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How to Calculate & Use Fibonacci Retracement Levels?

How to Calculate & Use Fibonacci Retracement Levels?

By
Zeiierman
on
July 3, 2024

Fibonacci retracement levels are a great tool in technical analysis. They aren't as common among beginners, but they should be. These retracement levels are excellent at identifying potential reversal points in the market.

The concept of Fibonacci retracement levels is rooted in the Fibonacci sequence, a series of numbers where each number is the sum of the two preceding ones. Named after the Italian mathematician Leonardo Fibonacci, this sequence begins with 0 and 1 and progresses as follows: 0, 1, 1, 2, 3, 5, 8, 13, 21, 34, 55, 89, 144, and so on.

In financial markets, the Fibonacci sequence is used to identify potential support and resistance levels. The key Fibonacci retracement levels are derived from the ratios between numbers in the sequence.

The levels that we use most commonly are 0.0%, 23.6%, 38.2%, 50%, 61.8%, 78.6%, and 100%. We discussed them a lot in our other article, ideal settings and timeframes for Fibonacci retracement levels.

Here's how the Sequence is Applied in Financial Markets:

  1. 0.0% and 100% Levels: These levels represent the start and end of a significant price move. For instance, in an uptrend, the 0.0% level would be the lowest point, and the 100% level would be the highest.
  2. 23.6% Level: This is considered a minor retracement level, indicating a shallow pullback.
  3. 38.2% Level: Often the first significant level of support or resistance.
  4. 50% Level: While not a true Fibonacci level, it is widely used due to its psychological significance as a price range midpoint.
  5. 61.8% Level: The "golden ratio" is crucial as it often indicates a strong support or resistance point.
  6. 78.6% Level: This represents a deeper retracement, indicating significant pullback strength.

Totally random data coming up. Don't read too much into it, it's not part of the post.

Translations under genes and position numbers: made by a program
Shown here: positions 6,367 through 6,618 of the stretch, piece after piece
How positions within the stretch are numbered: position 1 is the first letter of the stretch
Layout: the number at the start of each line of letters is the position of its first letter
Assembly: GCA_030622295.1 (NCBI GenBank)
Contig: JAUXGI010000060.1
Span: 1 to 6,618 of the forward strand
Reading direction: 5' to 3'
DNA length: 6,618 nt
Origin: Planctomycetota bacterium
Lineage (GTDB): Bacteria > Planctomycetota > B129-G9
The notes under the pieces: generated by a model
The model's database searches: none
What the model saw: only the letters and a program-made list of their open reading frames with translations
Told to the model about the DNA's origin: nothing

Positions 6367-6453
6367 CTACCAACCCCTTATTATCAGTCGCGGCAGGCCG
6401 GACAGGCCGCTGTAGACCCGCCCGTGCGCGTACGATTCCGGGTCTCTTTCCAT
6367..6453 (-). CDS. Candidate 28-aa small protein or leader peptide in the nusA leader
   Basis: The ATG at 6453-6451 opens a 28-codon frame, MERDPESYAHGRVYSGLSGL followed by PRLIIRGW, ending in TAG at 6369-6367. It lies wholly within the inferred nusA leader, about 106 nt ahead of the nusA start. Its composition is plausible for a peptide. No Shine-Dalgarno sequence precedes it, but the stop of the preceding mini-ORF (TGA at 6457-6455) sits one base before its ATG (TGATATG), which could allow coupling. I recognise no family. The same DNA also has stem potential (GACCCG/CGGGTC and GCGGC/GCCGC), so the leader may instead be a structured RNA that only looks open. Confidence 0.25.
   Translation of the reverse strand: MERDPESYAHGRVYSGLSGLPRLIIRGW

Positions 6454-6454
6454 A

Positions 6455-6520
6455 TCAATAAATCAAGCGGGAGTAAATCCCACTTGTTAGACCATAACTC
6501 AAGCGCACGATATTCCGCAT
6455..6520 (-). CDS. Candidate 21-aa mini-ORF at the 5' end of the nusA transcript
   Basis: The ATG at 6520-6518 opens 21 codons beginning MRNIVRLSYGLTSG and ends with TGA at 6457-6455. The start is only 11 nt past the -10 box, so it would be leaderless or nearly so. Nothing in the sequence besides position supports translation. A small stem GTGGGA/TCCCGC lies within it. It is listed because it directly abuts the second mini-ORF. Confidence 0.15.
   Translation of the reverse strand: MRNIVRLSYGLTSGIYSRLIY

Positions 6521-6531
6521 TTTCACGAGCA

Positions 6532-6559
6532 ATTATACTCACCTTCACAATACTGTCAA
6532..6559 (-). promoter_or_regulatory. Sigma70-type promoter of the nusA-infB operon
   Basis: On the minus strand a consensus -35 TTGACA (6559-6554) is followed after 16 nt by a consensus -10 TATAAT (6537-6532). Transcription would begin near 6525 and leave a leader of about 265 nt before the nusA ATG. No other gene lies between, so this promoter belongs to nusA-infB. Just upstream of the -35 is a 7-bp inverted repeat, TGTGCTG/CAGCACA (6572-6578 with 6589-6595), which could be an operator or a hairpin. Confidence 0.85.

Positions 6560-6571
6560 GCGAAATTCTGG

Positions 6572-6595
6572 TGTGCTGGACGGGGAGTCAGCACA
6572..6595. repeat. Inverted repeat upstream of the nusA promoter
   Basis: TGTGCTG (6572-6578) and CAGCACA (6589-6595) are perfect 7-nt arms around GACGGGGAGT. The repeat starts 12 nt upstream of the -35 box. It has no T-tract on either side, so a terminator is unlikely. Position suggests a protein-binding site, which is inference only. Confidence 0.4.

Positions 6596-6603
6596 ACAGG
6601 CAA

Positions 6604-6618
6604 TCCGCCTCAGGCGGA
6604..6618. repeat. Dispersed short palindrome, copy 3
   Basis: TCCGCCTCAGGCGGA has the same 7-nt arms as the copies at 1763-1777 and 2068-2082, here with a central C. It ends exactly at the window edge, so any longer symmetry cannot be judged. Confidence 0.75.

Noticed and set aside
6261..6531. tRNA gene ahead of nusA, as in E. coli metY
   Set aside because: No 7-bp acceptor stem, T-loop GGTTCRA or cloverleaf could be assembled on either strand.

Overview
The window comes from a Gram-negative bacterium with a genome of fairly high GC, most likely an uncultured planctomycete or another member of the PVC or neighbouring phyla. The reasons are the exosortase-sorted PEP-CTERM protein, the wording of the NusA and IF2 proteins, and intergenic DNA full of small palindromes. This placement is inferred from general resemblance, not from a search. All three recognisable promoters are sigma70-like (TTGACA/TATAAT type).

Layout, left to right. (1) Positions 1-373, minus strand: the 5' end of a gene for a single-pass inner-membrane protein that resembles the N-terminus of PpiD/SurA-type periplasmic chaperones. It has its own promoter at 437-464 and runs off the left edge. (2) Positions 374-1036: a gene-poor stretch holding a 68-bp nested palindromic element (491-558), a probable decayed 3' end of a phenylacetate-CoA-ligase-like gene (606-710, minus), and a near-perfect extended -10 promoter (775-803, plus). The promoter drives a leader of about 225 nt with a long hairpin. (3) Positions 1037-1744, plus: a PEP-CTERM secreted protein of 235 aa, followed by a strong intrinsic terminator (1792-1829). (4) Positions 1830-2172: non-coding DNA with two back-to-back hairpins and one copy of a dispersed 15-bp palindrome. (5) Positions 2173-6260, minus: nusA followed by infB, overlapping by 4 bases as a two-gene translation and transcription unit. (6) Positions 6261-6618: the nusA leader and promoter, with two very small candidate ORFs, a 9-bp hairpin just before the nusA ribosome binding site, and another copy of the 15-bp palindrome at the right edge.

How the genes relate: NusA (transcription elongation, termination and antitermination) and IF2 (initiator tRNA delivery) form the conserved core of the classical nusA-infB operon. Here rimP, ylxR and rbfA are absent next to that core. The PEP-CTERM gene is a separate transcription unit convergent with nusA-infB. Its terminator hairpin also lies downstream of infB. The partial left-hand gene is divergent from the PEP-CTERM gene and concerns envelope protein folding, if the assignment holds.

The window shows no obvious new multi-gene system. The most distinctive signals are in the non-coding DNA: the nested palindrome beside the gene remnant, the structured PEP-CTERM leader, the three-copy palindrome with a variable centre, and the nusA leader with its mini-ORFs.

How to Calculate Price from Fibonacci Retracement Levels?

Fibonacci retracement levels are calculated using a simple formula based on the Fibonacci sequence. The key levels—23.6%, 38.2%, 50%, 61.8%, and 78.6%—are derived from mathematical relationships within this sequence.

Calculation for Stock Prices from Retracement Levels

Suppose the price of an asset moves from $100 to $200. The price range is $100.

  • 23.6% Retracement: 100×0.236=23.6 → $200 - $23.6 = $176.4
  • 38.2% Retracement: 100×0.382==38.2 → $200 - $38.2 = $161.8
  • 50% Retracement: 100×0.5==50 → $200 - $50 = $150
  • 61.8% Retracement: 100×0.618==61.8 → $200 - $61.8 = $138.2
  • 78.6% Retracement: 100×0.786==78.6 → $200 - $78.6 = $121.4

Golden Ratio: The most important ratio in Fibonacci retracement is 61.8%, known as the golden ratio. It is derived from dividing a number in the sequence by the number that follows it (e.g., 55/89 ≈ 0.618).

Calculating Retracement Levels Themselves

If you’re someone who loves to get into the nitty gritty of finance like I do, here’s how retracement levels are calculated. (Feel free to skip if you aren’t interested.)

0% and 100%: The lowest and highest points of a stock within a specified timeframe.

23.6%: Derived from dividing a number in the sequence by the number three places to its right (e.g., 13/55 ≈ 0.236).

38.2%: Derived from dividing a number in the sequence by the number two places to its right (e.g., 21/55 ≈ 0.382).

50%: While not directly derived from the Fibonacci sequence, it is used as a midpoint level in retracement analysis.

78.6%: This is the square root of 61.8%.

Using Fibonacci Retracement Levels in Trading

1. Identify a Trend

Before drawing Fibonacci retracement levels, determine the prevailing market trend. An uptrend is characterized by higher highs and higher lows, while a downtrend features lower highs and lower lows.

2. Uptrend

Select the lowest point (swing low) and the highest point (swing high).

In an uptrend, you will identify the swing low as the lowest point before the price starts moving up and the swing high as the highest point before the price retraces.

Example:

  • Swing Low: In the AAPL chart, the lowest point of the recent uptrend is at 18:30, where the price is approximately $189.38.
  • Swing High: The highest point before the price retraces is around 19:00, reaching approximately $189.99.

3. Downtrend

Select the highest point (swing high) and the lowest point (swing low).